Editor Spotlight: Abbigail Huynh

Kevin Gualberti, Writer

Within this series of editor spotlights, we have the 4th editor in journalism. You may know her from the charm she possesses or from the Howl Studios channel on YouTube. She is the Editor of TV Production, and the founder/manager of Howl Studios, Abbigail Huynh. Abbigail has proven why she is one of the best high school video editors out there, time and time again. Abbigail is a senior in high school debating on going to either SCAD or UCF to pursue her education after graduation. Along with all of the other editors, I have asked Abbigail a series of questions. This is what she said:

How did you start your journey as an editor?

Abbigail started her journey as an editor when she transferred over to CCMHS. When she was rezoned from WCHS, the TV Production Academy Head redirected her to Ms. Passardi. She assisted Passardi with editing videos and dance showcases, yet this is her first year as an editor for a subdivision of Journalism. Which currently she is the Co-Manager for the news, and is managing/running the Howl Studios, WBEU’s sister channel.

What made you take up the position as editor?

Huynh has always been interested in her school’s culture, and more importantly the film/visual media aspects. She wanted to be in a place where she could connect and interact with the student body here- to be able to showcase opinions and personalities from different walks of life.

Why should people join Journalism?

“Journalism honestly has so much to offer, regardless if you believe you’re artistic or not- there’s a subdivision for everyone here. If you thrive going out in the field or writing, the newspaper is the perfect place for you. If you’re more into designing and photography that includes action/motion yearbook is such a great division for you to work in. And if you’re more into creating video content and the film area TV Production is the best outlet for you to express your creativity. Each subdivision is different, but together they all work to ensure that they capture our school’s student culture.”

What is your favorite thing about being an editor?

Her favorite thing about being an editor is being able to have freedom when it comes to showcasing the kind of student body we have at this school. She can forge new bridges of trust and friendship through filming videos – with people who may have never thought of interacting with each other. Abbigail loves that she has given the students a voice, a place where they can be comfortable and themselves- because that’s what all schools should offer.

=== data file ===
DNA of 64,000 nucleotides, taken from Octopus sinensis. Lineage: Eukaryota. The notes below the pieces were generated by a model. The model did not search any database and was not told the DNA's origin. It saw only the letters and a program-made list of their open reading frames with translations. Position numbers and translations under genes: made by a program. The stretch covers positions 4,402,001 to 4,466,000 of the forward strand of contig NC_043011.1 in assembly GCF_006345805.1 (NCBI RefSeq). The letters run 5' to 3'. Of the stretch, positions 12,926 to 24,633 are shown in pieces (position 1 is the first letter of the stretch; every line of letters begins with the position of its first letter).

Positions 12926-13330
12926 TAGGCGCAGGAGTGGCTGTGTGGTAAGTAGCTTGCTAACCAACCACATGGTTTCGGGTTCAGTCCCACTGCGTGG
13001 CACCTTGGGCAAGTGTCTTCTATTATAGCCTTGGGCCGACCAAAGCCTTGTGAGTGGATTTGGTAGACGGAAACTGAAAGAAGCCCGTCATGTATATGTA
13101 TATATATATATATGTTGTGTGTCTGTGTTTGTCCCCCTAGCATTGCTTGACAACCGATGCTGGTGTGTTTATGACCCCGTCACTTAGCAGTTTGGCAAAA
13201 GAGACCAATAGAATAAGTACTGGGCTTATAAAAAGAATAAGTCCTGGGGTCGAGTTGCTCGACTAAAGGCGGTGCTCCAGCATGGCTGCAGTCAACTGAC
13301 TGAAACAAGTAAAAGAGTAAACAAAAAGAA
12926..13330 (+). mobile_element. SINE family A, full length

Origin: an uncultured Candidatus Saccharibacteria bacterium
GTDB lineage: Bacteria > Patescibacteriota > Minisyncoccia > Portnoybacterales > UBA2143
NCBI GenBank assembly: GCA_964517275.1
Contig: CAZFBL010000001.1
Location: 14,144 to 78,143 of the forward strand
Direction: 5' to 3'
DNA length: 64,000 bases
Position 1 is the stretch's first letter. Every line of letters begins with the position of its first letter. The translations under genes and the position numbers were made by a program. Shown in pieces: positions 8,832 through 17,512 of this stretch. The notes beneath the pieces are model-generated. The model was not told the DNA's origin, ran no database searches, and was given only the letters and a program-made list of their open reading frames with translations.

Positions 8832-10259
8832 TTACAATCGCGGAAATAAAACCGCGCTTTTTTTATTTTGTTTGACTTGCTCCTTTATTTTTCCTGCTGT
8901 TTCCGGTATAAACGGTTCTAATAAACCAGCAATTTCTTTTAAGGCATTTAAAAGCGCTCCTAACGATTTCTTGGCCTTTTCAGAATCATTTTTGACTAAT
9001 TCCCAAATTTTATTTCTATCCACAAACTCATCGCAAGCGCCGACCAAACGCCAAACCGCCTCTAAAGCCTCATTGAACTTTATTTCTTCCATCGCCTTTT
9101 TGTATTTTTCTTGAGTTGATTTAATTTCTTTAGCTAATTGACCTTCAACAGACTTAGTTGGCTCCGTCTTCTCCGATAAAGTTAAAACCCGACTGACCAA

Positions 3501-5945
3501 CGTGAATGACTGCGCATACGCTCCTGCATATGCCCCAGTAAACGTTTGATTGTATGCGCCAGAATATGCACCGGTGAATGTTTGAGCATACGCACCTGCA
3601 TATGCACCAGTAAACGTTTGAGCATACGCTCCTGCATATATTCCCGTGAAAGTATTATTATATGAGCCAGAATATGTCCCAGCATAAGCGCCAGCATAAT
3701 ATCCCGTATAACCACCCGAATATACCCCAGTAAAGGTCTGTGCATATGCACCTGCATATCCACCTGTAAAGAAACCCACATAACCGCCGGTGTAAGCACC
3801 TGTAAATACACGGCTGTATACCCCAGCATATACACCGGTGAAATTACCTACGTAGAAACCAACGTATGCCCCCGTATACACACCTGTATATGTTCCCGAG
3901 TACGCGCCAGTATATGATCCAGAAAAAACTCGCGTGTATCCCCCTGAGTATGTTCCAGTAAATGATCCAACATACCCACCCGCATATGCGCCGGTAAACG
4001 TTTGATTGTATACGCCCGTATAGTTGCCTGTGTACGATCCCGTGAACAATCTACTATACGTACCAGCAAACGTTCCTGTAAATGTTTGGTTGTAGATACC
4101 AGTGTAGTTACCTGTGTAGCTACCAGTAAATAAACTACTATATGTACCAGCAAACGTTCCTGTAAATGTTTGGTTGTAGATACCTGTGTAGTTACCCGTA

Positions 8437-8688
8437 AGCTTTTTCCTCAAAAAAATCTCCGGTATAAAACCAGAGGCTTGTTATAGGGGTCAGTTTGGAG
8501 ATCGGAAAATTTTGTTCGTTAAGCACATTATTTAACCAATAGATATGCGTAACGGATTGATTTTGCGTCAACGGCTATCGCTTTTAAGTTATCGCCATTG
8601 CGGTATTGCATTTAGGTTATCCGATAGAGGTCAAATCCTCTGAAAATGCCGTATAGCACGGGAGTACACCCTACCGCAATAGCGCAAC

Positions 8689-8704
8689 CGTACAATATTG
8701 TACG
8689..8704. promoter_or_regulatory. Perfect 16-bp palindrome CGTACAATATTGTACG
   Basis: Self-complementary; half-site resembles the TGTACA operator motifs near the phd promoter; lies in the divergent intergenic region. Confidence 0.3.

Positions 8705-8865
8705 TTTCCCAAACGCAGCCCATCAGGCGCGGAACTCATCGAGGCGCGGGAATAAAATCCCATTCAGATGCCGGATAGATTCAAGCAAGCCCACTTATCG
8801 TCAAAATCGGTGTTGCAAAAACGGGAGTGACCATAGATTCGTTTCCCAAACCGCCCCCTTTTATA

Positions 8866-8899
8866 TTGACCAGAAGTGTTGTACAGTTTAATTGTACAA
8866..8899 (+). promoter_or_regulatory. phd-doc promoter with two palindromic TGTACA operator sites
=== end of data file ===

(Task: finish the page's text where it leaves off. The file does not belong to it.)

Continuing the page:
What have you learned from being an editor?

From organization to setting up a schedule for filming to the postproduction editing, Abbigail has learned how to manage her time much better. Putting her in charge of timings and schedules her time management has improved significantly. Along with time management, she has become more sociable and better at networking with her peers- getting to understand what they desire to see on screen and what they wish to express through using Howl Studios as their ‘voice’.

What do you think should be a requirement for upcoming editors?

“One simple requirement is that you should be passionate if you want to become an editor. Without passion, inspiration runs dry and motivation comes to a halt.”

If you could improve one thing about Journalism, what would it be?

“If there was one thing I’d like to improve about journalism, it would be the focus given to each subdivision of journalism. Sometimes I feel bad that TV Production and Newspaper are placed together in the same room- when students try to film their projects it sorts of puts the Newspaper meetings on hold. I hope further on in the future there’s more of a separation of each division of journalism- so that Newspaper can feel as much love as Yearbook does.”

What is one quote you have been told about your role that will stick with you forever?

“I haven’t been told any important or valuable quote about my role per se, however a quote I do live by that applies to my role as an editor is ‘As you grow older, you will discover that you have two hands, one for helping yourself, the other for helping others.’ (Audrey Hepburn). As a senior now, I value the importance of not being self-serving when it comes to creating something- that whatever you make, there must be a beneficial reason for it – whether it’s to spread joy to others or influence someone to be a better version of themselves. I believe that in the realm of journalism, we have the power to craft the narrative of our school and student body, so why not craft one that promotes love and connectivity than not?”